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Quick Apocalpyse Now Review

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Quick Apocalpyse Now Review

Old 12-04-99, 02:20 AM
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I was pleased with the disc overall, though it was annoying that it was framed at 2 to 1 instead of 2.35. The picture quality was very good--excellent in some parts, only fair in a few others. The sound was good. There aren't a great deal of extras, but they are pretty nice: a good trailer, text from a program distributed at 70mm showings, and a 5 minute scene of the destruction of the Kurtz compound, with commentary by Coppola.

Old 12-04-99, 03:42 AM
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I had never seen this movie before I got the DVD the other day. And all I gotta say, WOW. they should rename the movie Apocalypse Wow! This has got to be one of the greatest movies I've ever seem. Even considering the godfather movies, I think Apoc now is COppola's best.

It's without a doubt, the most surrealistic movie I've ever seen, its like an escape from reality, and pure awesome. I don't know about you, but I think Kurtz got the shaft by the Army.
Old 12-12-99, 04:57 PM
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Zizz, I'm with you, what the f@#! is up with the aspect ratio? The movie is great, I like the transfer, but it just doesn't look right in 2:1. I want my .35:1 that's missing!!!!!!!!!

[This message has been edited by Tuco (edited 12-12-1999).]
Old 12-12-99, 07:30 PM
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I think this is the way Coppola wanted it released. I don't really think you are missing much when watching the movie. I don't remember any paticular scenes where it seemed like people were cut out or something was missing from a scene. I thought the quality was excellent considering this is one of the first releases from Coppola's DVD production studio. I hope to see more coming from his DVD studio. Maybe the Godfather films soon.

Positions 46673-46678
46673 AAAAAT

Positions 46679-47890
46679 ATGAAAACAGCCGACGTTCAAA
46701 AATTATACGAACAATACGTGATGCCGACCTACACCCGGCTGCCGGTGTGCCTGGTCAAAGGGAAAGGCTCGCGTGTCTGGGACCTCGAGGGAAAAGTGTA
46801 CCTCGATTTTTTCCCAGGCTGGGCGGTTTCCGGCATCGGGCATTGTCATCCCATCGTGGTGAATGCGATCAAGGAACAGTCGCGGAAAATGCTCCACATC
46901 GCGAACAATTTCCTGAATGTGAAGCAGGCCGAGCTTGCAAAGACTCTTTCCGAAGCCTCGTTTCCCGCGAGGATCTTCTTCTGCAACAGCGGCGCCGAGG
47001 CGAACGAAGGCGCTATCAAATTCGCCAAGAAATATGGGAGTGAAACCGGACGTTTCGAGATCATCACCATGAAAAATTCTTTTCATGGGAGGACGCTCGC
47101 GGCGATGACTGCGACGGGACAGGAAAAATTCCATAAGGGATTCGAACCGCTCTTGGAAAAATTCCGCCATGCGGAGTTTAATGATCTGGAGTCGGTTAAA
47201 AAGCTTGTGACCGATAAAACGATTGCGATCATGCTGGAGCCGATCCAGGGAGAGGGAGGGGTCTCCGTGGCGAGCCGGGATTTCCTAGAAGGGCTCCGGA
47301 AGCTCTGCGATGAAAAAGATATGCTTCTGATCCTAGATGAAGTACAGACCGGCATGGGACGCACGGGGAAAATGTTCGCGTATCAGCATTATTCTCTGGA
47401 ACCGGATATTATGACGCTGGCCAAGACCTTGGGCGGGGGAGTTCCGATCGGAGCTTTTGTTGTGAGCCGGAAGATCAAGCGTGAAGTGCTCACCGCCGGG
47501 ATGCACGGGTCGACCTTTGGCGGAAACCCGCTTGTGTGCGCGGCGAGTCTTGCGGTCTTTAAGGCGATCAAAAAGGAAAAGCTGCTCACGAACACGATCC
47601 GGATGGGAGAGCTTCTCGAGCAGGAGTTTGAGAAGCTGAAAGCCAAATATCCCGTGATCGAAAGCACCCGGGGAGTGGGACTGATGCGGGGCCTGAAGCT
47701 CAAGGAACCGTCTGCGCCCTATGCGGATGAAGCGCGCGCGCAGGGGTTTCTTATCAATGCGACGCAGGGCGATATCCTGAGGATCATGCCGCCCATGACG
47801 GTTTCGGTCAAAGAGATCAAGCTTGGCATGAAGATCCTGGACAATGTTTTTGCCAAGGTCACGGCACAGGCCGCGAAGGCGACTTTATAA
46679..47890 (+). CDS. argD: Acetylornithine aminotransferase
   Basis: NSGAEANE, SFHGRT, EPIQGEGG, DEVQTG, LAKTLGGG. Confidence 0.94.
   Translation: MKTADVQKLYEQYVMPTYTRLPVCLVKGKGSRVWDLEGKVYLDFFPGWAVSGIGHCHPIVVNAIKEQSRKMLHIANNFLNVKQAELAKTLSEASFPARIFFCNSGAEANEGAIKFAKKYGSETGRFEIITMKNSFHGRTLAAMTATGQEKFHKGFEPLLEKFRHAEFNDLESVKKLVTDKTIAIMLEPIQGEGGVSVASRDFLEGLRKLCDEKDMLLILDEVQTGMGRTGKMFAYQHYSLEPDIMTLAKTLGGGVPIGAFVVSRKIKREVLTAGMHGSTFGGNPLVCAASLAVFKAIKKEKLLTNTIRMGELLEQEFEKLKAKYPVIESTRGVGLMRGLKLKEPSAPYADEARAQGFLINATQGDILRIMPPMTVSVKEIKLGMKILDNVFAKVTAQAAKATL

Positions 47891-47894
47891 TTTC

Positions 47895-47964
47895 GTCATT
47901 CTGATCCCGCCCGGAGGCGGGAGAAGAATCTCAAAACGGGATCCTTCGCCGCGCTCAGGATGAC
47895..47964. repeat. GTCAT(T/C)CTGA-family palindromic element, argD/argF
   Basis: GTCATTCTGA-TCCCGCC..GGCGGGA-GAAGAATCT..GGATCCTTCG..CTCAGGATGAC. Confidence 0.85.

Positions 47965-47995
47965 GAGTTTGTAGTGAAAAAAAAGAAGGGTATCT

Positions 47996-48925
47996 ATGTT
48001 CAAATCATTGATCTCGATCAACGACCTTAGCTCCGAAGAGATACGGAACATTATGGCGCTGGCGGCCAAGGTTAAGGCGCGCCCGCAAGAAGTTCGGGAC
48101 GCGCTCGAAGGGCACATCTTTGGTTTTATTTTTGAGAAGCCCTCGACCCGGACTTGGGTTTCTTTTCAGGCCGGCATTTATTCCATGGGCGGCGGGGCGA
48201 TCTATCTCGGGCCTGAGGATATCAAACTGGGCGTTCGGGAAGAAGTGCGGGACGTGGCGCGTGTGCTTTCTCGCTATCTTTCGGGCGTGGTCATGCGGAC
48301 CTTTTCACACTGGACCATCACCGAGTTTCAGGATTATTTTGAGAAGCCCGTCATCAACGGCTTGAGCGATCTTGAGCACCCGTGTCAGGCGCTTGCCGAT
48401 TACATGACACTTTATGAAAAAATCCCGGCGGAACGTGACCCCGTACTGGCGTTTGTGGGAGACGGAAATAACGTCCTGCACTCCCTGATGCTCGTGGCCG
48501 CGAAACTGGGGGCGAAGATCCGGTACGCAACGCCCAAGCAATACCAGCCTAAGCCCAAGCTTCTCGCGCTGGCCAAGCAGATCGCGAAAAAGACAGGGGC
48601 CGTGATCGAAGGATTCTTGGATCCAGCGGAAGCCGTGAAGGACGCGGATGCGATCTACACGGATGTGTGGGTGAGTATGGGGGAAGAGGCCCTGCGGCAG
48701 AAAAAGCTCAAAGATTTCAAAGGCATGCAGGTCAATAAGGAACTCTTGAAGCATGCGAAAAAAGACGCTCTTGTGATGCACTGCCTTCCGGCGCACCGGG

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Old 12-13-99, 10:57 PM
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I had the VHS widescreen version & I'm pretty sure it was 2:35:1 (I gave it to a friend when I ordered the dvd though, so I'm not sure). I didn't really see too much that got cut off, but some shots did seem a little crowded. Coppola says in the commentary that there was a 35mm & 70mm version. For some reason they chose the preview screening version without the opening & closing credits that was 2:1. It is annoying but not enough to make my friend give back my tape.
Old 12-16-99, 01:22 AM
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I also had never seen the movie and was impressed....I can only bet that FFC and American zoetrope is going to spend quality time on Godfather I,II,III also. This was the best picture and sound I have seen for a 20 year old movie. GREATNESS!!!
Old 12-16-99, 10:09 AM
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That's the impressive thing about it. The disc looks and sounds awesome. Great treatment for one of my favorite movies and, IMHO, the best Vietnam war flick to date.
Old 12-18-99, 02:34 PM
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I remember seeing this movie when it was originally released in the theater. It was so heavy that I walked out of the theater with a headache.